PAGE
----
406. Vel cum se fingit, “ nay, when he pretends"; the apodosis of the sentence is wanting, which is owing to the excitement of the speaker. jurgia, "threats.”
407. Artificis scelus, for artifex sceleris.
412. Si tam deserti sumus, “if we are so utterly deserted”; alluding to Diomede, who was in fact the only one who had refused assistance.
416. mihi ; in my judgment; in my opinion." - fortunatus laborum, “happy in his misfortunes.” 418. semel," once for all." 421. gloria, “victory.”
425. dies, “ the succession of days.” — varië labor mutabilis aevi, " the fickle changes of inconstant time."
427. Lusit, “has (at one time) deceived." - et in solido rursus locavit, " and (at another) again established them on a firm footing.”
429. feliz; as Tolumnius was an augur, this may refer to his skill in augury
433. florentes, "glittering."
437. tanta pro spe; the hope, namely, of being alone the preserver of his country.
438. Ibo contra, “I will confront (Aeneas).” 439. paria, “equal” to those of Achilles. 443, 444. Turnus concludes his speech with another ironical allusion to
the want of valor in Drances; I am ready, he says, to accept the challenge of Aeneas, rather than that Drances should be obliged to do so; for I do not wish “ that Drances may suffer the penalty of death (which he so much dreads), if such is the angry resolve of the gods; nor, if this is (an occasion for the display of) bravery (of which he is totally destitute) and (of gaining) glory, that he should take it away (from me)."
452. arrectae irae, " their passions are aroused.”
459, 460. arrepto tempore cogite concilium, “ take this (fine) opportunity and call a council"; spoken ironically. Wagner connects arrepto tempore Turnus ait, “ Turnus, seizing this opportunity, speaks."
464. in armis, for armatum. Messapus and Coras are in the nominative, for the vocative.
465. fratre, Catillus; see Aen. VII. 672.
473. Praefodiunt, “dig trenches in front of the gates." saza sudesque, to be employed as missiles.
477. Palladis ; Minerva was not yet worshipped in Italy; but as Tacitus speaks of the worship of some of the Roman deities by the Germans, meaning that the attributes bore some resemblance, so it is probable that a goddess is here referred to who held nearly the same place in their mythology as Minerva did in that of Greece and Rome.
482. de limine, “from the threshold,” where they stood to offer their supplications.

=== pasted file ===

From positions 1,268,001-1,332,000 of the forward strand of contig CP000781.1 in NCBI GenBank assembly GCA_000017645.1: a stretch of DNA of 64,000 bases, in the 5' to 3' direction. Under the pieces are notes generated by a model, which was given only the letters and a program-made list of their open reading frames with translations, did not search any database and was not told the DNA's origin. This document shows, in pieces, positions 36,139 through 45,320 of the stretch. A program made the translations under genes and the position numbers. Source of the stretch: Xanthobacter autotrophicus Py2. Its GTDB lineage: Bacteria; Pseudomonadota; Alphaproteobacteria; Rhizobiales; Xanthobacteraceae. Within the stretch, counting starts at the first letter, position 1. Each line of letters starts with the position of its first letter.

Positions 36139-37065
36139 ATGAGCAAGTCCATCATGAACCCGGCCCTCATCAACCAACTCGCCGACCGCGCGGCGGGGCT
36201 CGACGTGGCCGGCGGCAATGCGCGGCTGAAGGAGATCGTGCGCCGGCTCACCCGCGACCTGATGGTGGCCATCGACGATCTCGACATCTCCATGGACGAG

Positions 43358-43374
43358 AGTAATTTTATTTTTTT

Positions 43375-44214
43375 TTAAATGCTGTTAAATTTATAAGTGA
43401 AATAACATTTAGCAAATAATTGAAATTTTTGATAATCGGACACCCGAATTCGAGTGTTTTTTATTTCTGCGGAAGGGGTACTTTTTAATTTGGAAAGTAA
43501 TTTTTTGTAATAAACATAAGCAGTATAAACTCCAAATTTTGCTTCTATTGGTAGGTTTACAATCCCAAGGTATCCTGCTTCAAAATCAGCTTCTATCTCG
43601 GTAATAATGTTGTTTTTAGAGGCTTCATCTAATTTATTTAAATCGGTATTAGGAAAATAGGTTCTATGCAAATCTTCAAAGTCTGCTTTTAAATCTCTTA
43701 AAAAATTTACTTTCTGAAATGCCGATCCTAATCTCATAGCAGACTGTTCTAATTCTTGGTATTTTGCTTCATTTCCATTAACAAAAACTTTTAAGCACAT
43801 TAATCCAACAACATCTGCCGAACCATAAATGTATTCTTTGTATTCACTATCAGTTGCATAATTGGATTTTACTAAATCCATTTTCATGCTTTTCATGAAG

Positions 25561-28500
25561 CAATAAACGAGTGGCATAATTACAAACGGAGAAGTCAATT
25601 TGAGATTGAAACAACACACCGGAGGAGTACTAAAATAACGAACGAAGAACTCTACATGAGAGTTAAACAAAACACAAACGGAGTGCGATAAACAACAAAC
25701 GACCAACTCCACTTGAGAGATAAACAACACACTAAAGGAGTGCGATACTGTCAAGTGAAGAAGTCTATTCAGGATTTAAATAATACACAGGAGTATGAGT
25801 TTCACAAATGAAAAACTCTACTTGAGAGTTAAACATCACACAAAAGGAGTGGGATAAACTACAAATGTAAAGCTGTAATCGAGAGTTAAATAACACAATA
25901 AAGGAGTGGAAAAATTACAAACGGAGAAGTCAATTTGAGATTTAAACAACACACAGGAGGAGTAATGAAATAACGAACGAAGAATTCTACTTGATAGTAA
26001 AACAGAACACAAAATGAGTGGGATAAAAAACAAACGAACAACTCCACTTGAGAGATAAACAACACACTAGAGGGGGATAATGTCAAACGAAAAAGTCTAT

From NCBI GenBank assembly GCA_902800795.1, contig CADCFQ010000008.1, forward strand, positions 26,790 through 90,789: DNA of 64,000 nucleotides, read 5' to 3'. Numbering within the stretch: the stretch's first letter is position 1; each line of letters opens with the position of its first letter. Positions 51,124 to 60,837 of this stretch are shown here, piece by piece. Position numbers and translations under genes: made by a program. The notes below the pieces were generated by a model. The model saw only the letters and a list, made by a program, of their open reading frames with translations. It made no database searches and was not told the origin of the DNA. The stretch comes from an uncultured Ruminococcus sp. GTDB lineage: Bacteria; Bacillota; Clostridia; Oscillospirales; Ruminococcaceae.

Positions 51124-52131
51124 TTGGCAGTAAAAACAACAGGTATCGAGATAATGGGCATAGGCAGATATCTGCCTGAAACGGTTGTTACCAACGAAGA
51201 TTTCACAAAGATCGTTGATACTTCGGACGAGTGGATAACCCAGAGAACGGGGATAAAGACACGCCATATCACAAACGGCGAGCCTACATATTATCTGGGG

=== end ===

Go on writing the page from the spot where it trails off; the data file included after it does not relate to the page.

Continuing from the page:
490. aureus ; auro fulgere and aureus fulgere have different significations; the former is “to glitter (clothed) in gold"; the latter, " to glitter like gold.
495. flumine noto; the stream which he was accustomed to frequent; compare Ecl. I. 52, note.
497. Luxurians, “exultingly."
too bold.” 513, 514. quaterent campos, “to scour the plains."— ipse per deserta montis ardua, “ through the steep and unfrequented regions of the mountain.” — ad urbem adventat, jugo ea superans, “ crossing them on the summit.”
515. Furta, an ambush."
527. ignota, not because unknown to Aeneas, but because it could not be seen by those who were going through the pass; Heyne, however, explains it ignota Trojanis.
529. instare jugis, “to stand upon the summit." 536. nostris armis; because Camilla, like Diana and her nymphs, bore 539. viresque superbas, “and power too haughtily exercised.”. 543. Casmillae ; the name Casmilla is Pelasgic, and was changed into Camilla by the softer pronunciation of Italy.
544. longa, long," extensive."
551. subito vix haec sententia sedit (quum telo natam implicat), “scarcely had this thought suddenly suggested itself to him ” when he fastened his daughter to a weapon, &c. But the construction of the latter part of the sentence is complicated, being what grammarians call anacoluthon. Telum immane is in the nominative case, but is not followed by a verb; the sentence breaks off at cocto, and a new one begins with Huic, “to this ” he fastens.
553. cocto, rendered tough in the smoke.
558. famulam, “ as a servant." Ipse expresses that this is contrary to the usual practice of fathers, who are generally desirous that their daughters should marry and bear children, from which, as consecrated to Diana, she would be precluded.
560. dubiis, “uncertain” with regard to the safety of the child. 562. sonuere undae; the spear, rushing through the air above the surface of the waters, caused them to emit a whizzing sound.
563. Infelir; on account of the danger to which she was exposed.
566. donum Triviae ; now dedicated as “a gift to Diana," in accordance with his vow.
568. neque manus dedisset, “ nor would he have yielded," i. e. “consented”; a figure taken from the custom of combatants in the games, who held out their hands to be bound, in token of defeat.
569. exegit pastorum aevum, a shepherd's life," et solis montibus.
586. Cara foret; Diana does not mean that she is no longer dear to her on account of her taking part against the Trojans, for that would contradict v. 537, but that she would have been preserved from the death which she knew to be impending, and which would naturally terminate her affection.
590. Haec cape ; in saying these words, she gives her a bow and arrow. 591. sacrum, " consecrated” to Diana. 596. Insonuit marks the rapidity of the flight. — turbine, “a cloud.” 597. manus Trojana ; the infantry led by Aeneas. 599. numero ; in the number which each troop ought to have.
600. Insultans ; compare Georg. III. 117, note. — pressis habenis, "with the reins held in tight.”
602. ardent, "glitter.”
607. Adventus virum ardescit; the approach of the men became more ardent, i. e. “ as the men approached, their ardor increased.”
611. umbra, scil. telorum.
613, 614. ruinum dant, “ fall."; this is the meaning of ruinam dare, facere, or trahere, and not, as Heyne would have it, " they rush on." They are both overthrown, nor is this interpretation irreconcilable, as Heyne thinks, with v. 616; for that goes on to describe the manner of the fall of Aconteus, fulminis in morem.
619. Rejiciunt, “ throw over their backs" to defend them.
627, 628. resorbens saxu,“ sucking back the stones,” revoluta aestu rapidus retro fugit.
633. Tum vero et gemitus, &c.; the verb is omitted.
642, 643. nudo vertice, nudi humeri ; he wore no defensive armour on his head or shoulders.
644. Tantus in arma patet ; “ so much, i. e. with so large a part of his body, is he exposed to the weapons ” of the enemy:
649. Unum exserta latus pugnae,“ with one breast bared for the fight." 650. denset," throws thick and fast.”